Materials and Methods
Drugs and Chemicals.
Morphine sulfate was obtained from the National Institute on Drug Abuse (Bethesda, MD). Morphine sulfate was dissolved in pyrogen-free isotonic saline (Hospira, Lake Forest, IL). Nicotinamide, β-NAD+, and 8-bromo-cADPR were obtained from Sigma-Aldrich (St. Louis, MO). Ryanodine was obtained from BIOMOL Research Laboratories, Plymouth Meeting, PA. All were dissolved in distilled water.
Male Swiss-Webster mice (Harlan, Indianapolis, IN) weighing 25 to 30 g were housed six to a cage in animal care quarters and maintained at 22 ± 2°C on a 12-h light/dark cycle. CD38-deficient mice [CD38(−/−)] (Cockayne et al., 1998), backcrossed 12 generations to BALB/cBy mice, were obtained from the Trudeau Institute Breeding Facility (Saranac Lake, NY) and housed six to a cage in animal care quarters and maintained at 22 ± 2°C on a 12-h light/dark cycle. Food and water were available ad libitum. The mice were brought to a test room (22 ± 2°C, 12-h light/dark cycle), marked for identification, and allowed 18 h to recover from transport and handling. Protocols and procedures were approved by the Institutional Animal Care and Use Committee at the Virginia Commonwealth University Medical Center and comply with the recommendations of the International Association for the Study of Pain.
Intracerebroventricular injections were performed as described by Pedigo et al. (1975). Mice were anesthetized with isoflurane. The skin was cleansed with 10% providone iodine (General Medical Corp., Prichard, WV) before making a horizontal incision in the scalp. A free-hand 5-μl injection of drug or vehicle was made in the lateral ventricle (2 mm rostral and 2 mm lateral at a 45° angle from the bregma). Maintenance of a stringent aseptic surgical field minimized any potential contamination of the incision. The extensive experience of members of this laboratory has made it possible to inject drugs by this route of administration with more than 95% accuracy. Immediately after testing, the animals were euthanized to minimize any type of distress, according to Institutional Animal Care and Use Committee guidelines.
Seventy-Two-Hour Morphine Tolerance Model.
A 75-mg morphine pellet (MP) or placebo pellet (PP) was implanted according to Way et al. (1969). Mice were anesthetized with 2.5% isoflurane before the hair on the base of the neck was shaved. The skin was cleansed with 10% providone iodine (General Medical Corp.) and rinsed with alcohol before a 1-cm horizontal incision was made at the base of the neck. The underlying subcutaneous space toward the dorsal flanks was opened by using a sterile glass rod. Maintenance of a stringent aseptic surgical field minimized any potential contamination of the pellet, incision, and subcutaneous space. A placebo pellet or 75-mg morphine pellet was inserted in the space before closing the site with Clay Adams Brand, MikRon AutoClip 9-mm wound clips (BD Diagnostics, Sparks, MD) and again applying iodine to the surface. The animals were allowed to recover in their home cages where they remained throughout the experiment.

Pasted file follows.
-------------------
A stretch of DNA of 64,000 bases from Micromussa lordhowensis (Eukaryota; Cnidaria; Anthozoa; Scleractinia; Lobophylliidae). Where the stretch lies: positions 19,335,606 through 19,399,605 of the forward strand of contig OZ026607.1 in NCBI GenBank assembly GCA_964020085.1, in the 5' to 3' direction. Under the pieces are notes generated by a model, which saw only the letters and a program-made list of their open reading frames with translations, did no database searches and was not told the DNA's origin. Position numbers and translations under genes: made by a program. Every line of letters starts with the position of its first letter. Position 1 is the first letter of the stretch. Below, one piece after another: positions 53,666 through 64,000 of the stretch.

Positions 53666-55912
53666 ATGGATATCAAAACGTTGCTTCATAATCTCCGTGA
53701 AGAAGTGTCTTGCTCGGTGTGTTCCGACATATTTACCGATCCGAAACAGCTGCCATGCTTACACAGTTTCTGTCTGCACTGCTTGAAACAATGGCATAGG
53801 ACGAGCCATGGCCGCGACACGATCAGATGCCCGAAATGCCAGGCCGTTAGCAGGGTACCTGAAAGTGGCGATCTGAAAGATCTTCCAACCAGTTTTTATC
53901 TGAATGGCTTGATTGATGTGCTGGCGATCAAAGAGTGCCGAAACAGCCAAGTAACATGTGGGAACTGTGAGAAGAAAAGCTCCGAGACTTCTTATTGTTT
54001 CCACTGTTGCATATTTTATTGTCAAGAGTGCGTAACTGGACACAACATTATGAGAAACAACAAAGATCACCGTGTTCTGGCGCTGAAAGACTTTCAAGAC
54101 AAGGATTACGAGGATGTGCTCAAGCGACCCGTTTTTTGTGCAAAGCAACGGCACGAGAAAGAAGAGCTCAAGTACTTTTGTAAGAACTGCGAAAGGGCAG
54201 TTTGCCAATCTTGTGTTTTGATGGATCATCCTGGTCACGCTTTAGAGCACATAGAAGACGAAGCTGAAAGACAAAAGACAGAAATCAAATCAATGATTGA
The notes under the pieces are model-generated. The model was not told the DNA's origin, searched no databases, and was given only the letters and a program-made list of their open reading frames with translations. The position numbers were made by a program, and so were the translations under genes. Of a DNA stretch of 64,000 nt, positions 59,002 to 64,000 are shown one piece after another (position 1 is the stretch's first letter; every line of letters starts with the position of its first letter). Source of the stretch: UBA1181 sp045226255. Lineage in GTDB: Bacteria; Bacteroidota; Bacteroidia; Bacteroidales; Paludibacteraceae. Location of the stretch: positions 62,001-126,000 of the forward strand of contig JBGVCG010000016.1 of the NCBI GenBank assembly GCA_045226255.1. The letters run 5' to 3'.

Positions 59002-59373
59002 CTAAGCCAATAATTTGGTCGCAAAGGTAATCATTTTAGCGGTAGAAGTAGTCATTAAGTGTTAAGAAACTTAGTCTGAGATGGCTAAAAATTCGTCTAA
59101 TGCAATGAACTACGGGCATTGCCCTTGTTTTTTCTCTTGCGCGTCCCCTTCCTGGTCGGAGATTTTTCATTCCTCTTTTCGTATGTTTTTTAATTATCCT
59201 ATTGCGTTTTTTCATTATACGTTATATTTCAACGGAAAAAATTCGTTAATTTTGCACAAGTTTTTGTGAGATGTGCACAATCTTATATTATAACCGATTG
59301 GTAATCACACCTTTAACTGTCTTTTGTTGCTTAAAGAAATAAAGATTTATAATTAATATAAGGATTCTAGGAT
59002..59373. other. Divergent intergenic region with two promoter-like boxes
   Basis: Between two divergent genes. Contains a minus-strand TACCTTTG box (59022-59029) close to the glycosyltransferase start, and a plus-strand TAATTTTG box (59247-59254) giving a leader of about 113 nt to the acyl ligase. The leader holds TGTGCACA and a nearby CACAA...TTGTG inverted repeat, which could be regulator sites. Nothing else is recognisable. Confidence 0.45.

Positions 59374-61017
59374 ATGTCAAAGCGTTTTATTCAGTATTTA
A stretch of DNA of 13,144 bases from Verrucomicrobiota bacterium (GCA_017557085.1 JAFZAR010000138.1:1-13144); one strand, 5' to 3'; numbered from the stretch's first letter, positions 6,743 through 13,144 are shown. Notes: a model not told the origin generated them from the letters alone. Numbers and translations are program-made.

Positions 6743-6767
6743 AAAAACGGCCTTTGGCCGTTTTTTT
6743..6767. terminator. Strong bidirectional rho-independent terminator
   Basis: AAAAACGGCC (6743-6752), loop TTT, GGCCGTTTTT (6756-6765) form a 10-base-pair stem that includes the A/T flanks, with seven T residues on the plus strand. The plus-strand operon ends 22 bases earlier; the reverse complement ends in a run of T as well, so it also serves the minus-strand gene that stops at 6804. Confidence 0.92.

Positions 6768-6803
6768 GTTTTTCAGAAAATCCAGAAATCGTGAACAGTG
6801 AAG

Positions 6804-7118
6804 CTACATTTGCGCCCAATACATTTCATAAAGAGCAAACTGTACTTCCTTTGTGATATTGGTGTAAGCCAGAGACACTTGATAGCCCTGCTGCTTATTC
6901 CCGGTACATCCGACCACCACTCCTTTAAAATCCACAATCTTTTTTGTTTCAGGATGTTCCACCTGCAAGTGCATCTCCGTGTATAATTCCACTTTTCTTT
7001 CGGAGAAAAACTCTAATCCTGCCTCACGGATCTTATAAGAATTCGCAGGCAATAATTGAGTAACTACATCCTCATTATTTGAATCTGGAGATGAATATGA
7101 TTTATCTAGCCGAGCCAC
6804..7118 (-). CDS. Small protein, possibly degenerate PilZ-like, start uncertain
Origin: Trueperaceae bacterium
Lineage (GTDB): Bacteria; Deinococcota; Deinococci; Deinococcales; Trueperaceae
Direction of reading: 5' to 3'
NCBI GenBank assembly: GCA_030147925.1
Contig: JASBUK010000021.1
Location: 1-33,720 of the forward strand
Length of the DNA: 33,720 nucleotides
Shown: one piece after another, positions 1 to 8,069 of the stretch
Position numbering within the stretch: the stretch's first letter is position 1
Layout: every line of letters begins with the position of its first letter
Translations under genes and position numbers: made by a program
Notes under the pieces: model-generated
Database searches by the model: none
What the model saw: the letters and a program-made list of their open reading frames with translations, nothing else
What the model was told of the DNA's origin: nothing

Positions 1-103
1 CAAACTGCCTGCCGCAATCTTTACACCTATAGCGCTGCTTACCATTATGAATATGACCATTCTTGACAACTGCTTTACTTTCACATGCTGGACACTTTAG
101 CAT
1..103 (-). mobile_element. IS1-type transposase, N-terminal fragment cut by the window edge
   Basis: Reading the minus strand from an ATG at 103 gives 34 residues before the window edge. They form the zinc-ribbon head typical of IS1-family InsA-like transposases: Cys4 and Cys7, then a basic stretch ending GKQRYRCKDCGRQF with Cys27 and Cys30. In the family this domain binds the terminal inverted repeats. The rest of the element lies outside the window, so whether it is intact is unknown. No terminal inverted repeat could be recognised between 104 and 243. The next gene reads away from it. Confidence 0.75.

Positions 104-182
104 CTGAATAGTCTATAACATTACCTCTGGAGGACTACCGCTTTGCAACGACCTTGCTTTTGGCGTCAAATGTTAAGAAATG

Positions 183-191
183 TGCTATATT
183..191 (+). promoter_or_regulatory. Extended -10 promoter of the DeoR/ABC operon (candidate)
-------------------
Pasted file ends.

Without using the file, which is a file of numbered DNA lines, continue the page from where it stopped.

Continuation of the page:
Tail Immersion Test.
The warm-water tail immersion test was performed according to Coderre and Rollman (1983) by using a water bath with the temperature maintained at 56 ± 0.1°C. Before injecting the mice, a baseline (control) latency was determined. Only mice with a control reaction time from 2 to 4 s were used. The test latency after drug treatment was assessed at 30 min after the subcutaneous administration of morphine with a 10-s maximum cutoff time imposed to prevent tissue damage. Antinociception was quantified according to the method of Harris and Pierson (1964) as the percentage of maximum possible effect (%MPE), which was calculated as: %MPE = [(test latency − control latency)/(10 − control latency)] × 100. %MPE was calculated for each mouse with at least six mice per treatment group.
The hotplate test was performed as described by O'Callaghan and Holtzman (1975). The mice were placed on a Syscom model 35D hotplate set (Syscom, Woodland Hills, CA) at 55°C to obtain baseline latencies before drug administration. The mice were observed for licking either their fore or hind limb or jumping in response to the heat. The baseline latencies ranged between 5 and 6 s. Testing occurred 30 min after subcutaneous injection of morphine. A 30-s cutoff was used to prevent tissue damage. Antinociception was quantified according as the %MPE as described above.
The mice were observed for the development of straub tail 30 min after subcutaneous administration of morphine. The straub tail reaction was graded by using the numerical scoring system of Kameyama et al. (1978): 0 = 0°, 0.5 = 1 to 30°, 1.0 = 31 to 45°, 1.5 = 46 to 60°, 2.0 = 61 to 90°, and 2.5 = more than 90°. The angle was measured above the horizontal plane of the table.
Baseline rectal temperatures were obtained before exposure to morphine. Test rectal temperatures were obtained 30 min after morphine administration, and the change in body temperature (ΔTb) was calculated.
Opioid dose–response curves were generated for calculation of effective dose-50 (ED50) values using least-squares linear regression analysis followed by calculation of 95% confidence limits (95% CL) by the method of Bliss (1967). Tests for parallelism were conducted before calculating the potency-ratio values with 95% CL by the method of Colquhoun (1971), who noted that a potency ratio value of more than one, with the lower 95% CL more than one, is considered a significant difference in potency between groups.